Is ethics fundamental? Questioning Levinas on irresponsibility
- Cite this article as:
- Visker, R. Continental Philosophy Review (2003) 36: 263. doi:10.1023/B:MAWO.0000003938.84808.19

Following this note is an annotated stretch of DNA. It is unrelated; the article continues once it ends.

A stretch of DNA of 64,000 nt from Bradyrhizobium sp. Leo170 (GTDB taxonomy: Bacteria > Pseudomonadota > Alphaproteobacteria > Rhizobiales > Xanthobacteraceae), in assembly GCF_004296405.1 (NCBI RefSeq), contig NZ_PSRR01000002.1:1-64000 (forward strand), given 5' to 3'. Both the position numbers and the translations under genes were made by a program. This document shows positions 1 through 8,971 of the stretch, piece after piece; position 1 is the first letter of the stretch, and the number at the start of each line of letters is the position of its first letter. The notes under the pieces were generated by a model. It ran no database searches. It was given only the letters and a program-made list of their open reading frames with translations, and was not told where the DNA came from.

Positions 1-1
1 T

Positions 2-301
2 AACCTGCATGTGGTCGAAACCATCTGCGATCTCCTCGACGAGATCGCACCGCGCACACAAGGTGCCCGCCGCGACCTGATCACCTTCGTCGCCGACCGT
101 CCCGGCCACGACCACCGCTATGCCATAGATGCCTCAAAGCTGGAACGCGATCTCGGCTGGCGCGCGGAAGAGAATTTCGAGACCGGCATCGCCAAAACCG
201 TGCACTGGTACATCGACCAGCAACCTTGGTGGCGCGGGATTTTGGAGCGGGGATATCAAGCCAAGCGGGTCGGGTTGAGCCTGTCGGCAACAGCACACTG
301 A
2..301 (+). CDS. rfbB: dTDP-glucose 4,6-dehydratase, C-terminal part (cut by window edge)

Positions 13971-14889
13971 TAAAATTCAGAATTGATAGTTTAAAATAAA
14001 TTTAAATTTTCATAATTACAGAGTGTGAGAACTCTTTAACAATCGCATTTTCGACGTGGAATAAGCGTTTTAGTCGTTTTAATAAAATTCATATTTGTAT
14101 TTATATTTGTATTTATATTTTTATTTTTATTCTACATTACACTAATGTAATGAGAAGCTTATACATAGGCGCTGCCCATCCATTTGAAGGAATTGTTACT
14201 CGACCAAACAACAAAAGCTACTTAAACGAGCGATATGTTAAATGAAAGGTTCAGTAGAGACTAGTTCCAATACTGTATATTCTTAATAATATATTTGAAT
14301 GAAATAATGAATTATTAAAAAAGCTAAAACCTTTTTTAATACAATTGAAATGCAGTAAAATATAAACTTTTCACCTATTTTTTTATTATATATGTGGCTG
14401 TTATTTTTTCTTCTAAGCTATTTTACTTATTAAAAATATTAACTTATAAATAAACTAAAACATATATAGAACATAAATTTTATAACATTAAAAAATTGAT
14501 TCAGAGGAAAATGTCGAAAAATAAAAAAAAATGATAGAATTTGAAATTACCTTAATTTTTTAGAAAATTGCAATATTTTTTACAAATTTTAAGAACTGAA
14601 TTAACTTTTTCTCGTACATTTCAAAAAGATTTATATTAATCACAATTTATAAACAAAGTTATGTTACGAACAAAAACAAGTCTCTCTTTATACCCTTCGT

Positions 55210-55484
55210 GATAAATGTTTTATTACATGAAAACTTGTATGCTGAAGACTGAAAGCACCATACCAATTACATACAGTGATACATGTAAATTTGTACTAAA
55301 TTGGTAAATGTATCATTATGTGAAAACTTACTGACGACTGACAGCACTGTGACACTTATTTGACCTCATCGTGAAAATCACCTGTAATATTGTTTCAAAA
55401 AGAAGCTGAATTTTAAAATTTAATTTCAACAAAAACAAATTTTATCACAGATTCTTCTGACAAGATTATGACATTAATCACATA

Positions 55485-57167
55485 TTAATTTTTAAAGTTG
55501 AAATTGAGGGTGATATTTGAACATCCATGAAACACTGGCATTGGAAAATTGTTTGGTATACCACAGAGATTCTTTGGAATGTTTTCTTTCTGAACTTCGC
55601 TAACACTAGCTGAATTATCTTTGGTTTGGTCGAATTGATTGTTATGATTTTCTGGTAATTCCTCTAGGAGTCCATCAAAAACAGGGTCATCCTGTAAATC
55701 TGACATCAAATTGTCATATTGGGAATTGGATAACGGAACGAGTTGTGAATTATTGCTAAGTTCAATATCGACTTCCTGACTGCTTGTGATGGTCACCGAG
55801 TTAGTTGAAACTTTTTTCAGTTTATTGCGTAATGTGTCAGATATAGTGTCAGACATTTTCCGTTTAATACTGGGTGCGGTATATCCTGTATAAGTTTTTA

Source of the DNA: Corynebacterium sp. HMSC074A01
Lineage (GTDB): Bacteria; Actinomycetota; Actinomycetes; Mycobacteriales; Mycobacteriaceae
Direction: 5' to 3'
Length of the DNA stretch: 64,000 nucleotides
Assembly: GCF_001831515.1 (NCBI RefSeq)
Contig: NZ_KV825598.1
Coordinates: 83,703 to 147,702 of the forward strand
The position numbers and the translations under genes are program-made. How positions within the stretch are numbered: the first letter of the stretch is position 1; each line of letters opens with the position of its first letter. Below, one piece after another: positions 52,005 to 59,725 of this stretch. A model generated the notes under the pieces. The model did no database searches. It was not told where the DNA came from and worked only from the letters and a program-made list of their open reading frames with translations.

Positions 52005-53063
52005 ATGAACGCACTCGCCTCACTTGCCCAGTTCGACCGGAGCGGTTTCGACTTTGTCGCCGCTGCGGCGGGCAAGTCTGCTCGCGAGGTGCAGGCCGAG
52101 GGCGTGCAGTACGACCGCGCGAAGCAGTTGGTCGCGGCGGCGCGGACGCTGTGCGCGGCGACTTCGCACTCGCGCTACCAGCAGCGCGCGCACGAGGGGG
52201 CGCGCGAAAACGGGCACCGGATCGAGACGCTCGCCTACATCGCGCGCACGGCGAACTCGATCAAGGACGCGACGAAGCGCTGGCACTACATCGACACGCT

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My title echoes Levinas' 1951 “Is ontology fundamental?” – a seminal piece that paved the way for his justly famous Totality and Infinity and Otherwise than Being. I suggest that the characteristically enthusiastic, uncritical reception of these works may not be due primarily to their originality and sheer intellectual brilliance, but rather to something in Levinas' position that deeply resonates with the spirit of our times and our preoccupation with the fate of “the Other.” My claim, however, is that accepting a Levinassian ethics, in which the Other has priority over the self, comes at too high a price, for it implies definitions of otherness and selfhood that fail to address precisely the problems that prompted preoccupation with otherness in the first place. I suggest that our struggles with racism, sexism, cultural bias point to frictions in (inter-)subjectivity that are inappropriately ethicized when treated, ala Levinas, simply as examples of an unwillingness to open up to the Other. In Levinas' universe, it is impossible not to hear the Other's appeal, but I argue that this view ignores the existence of a dimension of selfhood that cannot be absorbed into intersubjectivity. A metaphysical loneliness is thus implied here that our age seems unwilling to bear, preferring to cover it up with an ethics that makes us always responsible – that is, in response, connected to the Other. I develop this criticism by analyzing what I call a non-privative notion of irresponsibility whose roots are neither ethical nor ontological.